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Even semi-vegetarians weigh less and have lower risks of high blood pressure and diabetes. Here are some healthy habits you can adopt, even if you aren’t interested in a vegetarian lifestyle.

March 20, 2015

More and more of my clients consider themselves to be “part-time” vegetarians. While they may not want to give up meat altogether, they enjoy plenty of meatless meals or take part in ongoing movements, like Meatless Mondays. Today is another formal campaign focused on leaving meat off your plate: It’s the Great American Meat-Out, and getting on board can be a great opportunity to improve your health.

Even semi-vegetarians weigh less, and have lower risks of high blood pressure and diabetes. Plus, taking the focus off meat can be a simple way to boost your intake of plant-based foods you may not be eating enough of.

Here are five healthy veg-based habits you can adopt, even if you aren’t interested in embracing a total vegetarian lifestyle.

Make veggies the main attraction

When I ask most of my omnivore clients what they had for dinner last night, they typically reply with meat first (e.g. "I had chicken with…"). Veggies are often an afterthought. Obviously my vegetarian and vegan clients don’t eat meat, but I advise everyone—including omnivores—to think about veggies first and build the rest of their meals around them. It’s key, because eating more veggies is one of the most impactful dietary changes you can make, but about 75% of adults fall short of the minimum recommended three daily servings.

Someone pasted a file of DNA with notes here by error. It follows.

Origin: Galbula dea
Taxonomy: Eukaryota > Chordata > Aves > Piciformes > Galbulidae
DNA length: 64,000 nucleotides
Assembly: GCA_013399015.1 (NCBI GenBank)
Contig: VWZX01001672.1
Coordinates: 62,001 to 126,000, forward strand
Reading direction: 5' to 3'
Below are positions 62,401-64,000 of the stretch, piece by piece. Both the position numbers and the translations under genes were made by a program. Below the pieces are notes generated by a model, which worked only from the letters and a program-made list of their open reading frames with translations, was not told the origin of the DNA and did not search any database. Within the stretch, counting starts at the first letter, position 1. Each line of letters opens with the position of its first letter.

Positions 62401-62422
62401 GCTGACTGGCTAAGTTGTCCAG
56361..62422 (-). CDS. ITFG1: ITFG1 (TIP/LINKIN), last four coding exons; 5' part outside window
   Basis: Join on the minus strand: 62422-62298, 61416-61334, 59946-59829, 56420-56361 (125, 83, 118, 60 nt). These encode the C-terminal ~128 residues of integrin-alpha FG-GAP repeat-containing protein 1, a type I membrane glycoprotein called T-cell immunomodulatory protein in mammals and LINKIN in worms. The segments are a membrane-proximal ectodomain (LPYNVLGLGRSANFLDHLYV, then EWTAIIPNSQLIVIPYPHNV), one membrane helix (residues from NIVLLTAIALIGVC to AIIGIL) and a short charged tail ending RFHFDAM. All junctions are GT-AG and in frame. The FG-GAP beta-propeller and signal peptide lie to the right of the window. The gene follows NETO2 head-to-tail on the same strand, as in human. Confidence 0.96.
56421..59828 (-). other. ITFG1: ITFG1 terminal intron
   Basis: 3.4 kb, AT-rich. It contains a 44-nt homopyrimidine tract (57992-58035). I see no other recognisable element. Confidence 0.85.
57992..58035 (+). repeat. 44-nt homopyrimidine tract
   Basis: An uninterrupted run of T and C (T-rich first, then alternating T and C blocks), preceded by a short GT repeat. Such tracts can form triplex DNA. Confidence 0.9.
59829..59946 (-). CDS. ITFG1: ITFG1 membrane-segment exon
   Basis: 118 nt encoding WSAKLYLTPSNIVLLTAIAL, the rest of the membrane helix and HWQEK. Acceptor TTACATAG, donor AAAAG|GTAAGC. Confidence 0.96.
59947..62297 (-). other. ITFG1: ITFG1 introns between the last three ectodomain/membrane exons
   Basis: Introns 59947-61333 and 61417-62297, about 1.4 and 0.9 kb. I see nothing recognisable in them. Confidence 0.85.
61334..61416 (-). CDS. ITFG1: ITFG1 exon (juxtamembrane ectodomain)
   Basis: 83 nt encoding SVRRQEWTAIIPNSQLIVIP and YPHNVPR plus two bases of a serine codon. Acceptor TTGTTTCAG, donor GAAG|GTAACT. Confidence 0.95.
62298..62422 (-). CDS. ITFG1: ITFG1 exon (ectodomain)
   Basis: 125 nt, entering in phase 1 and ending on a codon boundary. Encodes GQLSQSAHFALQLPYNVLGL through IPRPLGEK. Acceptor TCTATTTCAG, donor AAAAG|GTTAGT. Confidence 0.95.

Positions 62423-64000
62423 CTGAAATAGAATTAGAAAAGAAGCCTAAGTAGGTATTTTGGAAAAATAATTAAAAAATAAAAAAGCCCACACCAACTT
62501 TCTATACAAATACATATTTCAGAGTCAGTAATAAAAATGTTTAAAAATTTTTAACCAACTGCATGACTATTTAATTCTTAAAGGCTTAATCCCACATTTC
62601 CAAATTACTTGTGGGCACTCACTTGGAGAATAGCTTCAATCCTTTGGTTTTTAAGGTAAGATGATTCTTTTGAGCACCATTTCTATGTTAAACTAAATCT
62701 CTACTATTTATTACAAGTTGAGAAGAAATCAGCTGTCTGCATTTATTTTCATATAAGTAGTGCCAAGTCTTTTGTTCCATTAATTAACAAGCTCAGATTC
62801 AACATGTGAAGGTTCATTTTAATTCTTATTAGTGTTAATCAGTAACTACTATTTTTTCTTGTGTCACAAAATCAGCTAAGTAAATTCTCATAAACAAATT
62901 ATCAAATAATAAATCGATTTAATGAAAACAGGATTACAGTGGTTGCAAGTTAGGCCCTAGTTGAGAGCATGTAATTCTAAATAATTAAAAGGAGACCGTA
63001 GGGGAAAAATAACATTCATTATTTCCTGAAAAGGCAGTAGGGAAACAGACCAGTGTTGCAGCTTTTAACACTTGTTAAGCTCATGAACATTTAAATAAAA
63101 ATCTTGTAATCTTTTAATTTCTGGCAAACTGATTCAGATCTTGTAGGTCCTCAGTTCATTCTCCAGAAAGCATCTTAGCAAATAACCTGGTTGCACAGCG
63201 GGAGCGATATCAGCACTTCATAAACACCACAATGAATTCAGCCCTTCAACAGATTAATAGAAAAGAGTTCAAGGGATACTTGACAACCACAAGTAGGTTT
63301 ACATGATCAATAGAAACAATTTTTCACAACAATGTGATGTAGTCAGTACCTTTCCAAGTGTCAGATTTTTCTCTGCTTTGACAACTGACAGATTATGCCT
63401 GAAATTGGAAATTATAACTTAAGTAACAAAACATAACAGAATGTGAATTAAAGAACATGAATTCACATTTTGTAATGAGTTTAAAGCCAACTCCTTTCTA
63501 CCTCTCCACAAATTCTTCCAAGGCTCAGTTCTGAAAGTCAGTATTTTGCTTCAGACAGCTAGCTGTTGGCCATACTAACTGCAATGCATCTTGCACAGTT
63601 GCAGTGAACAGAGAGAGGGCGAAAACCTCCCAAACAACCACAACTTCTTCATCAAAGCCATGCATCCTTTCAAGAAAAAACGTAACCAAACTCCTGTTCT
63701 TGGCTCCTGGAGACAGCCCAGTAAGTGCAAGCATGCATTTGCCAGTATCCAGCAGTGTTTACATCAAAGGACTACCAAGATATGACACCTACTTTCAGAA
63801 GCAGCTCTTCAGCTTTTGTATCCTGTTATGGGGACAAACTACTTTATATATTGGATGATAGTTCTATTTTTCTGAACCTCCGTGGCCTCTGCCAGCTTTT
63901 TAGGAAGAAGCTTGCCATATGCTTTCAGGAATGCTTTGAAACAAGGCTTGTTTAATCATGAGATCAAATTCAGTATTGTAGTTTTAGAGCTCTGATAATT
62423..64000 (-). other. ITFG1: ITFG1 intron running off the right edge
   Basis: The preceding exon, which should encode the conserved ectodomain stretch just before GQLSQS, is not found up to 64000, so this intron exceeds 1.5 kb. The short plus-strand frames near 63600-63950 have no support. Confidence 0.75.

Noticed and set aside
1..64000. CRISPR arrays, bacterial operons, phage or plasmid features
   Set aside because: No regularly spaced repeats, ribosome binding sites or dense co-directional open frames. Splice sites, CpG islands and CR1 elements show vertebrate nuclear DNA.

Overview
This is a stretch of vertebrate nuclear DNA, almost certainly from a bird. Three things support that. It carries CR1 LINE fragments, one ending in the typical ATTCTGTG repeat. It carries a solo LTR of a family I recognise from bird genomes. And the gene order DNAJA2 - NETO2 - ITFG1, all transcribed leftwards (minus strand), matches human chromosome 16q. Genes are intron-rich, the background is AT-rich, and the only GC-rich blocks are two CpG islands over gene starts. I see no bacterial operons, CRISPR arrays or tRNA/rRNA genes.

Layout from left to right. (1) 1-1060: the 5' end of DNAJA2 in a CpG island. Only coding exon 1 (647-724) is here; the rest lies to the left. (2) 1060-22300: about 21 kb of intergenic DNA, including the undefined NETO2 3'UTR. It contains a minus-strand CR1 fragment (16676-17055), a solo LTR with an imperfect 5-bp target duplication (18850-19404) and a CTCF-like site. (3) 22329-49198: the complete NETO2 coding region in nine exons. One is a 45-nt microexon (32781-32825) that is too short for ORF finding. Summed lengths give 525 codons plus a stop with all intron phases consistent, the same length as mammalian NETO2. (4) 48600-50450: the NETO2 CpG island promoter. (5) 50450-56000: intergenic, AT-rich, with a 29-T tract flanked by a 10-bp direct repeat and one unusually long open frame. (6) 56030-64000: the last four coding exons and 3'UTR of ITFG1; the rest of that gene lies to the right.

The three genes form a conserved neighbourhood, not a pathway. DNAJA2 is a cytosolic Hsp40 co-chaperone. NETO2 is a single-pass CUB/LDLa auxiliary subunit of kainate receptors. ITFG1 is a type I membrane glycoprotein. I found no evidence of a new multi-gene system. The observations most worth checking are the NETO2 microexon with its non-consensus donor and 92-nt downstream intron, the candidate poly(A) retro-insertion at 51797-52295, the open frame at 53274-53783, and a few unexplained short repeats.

Fitting in just one additional portion per day can slash your risk of heart disease by as much as 11%, and making veggies the star of your plate can lead to a myriad of benefits (check out my post 5 Reasons to Eat More Vegetarian Meals). From today on, when choosing what’s for lunch or dinner, select your veggies to start, then add lean protein, good fat, and healthy starch to round out your meal. If you struggle to make veggies taste great, check out Health's story on 13 Veggies You Only Think You Don’t Like.

RELATED: 5 Veggies That Make Perfect Pasta Alternatives

Choose plant-based fats over animal fats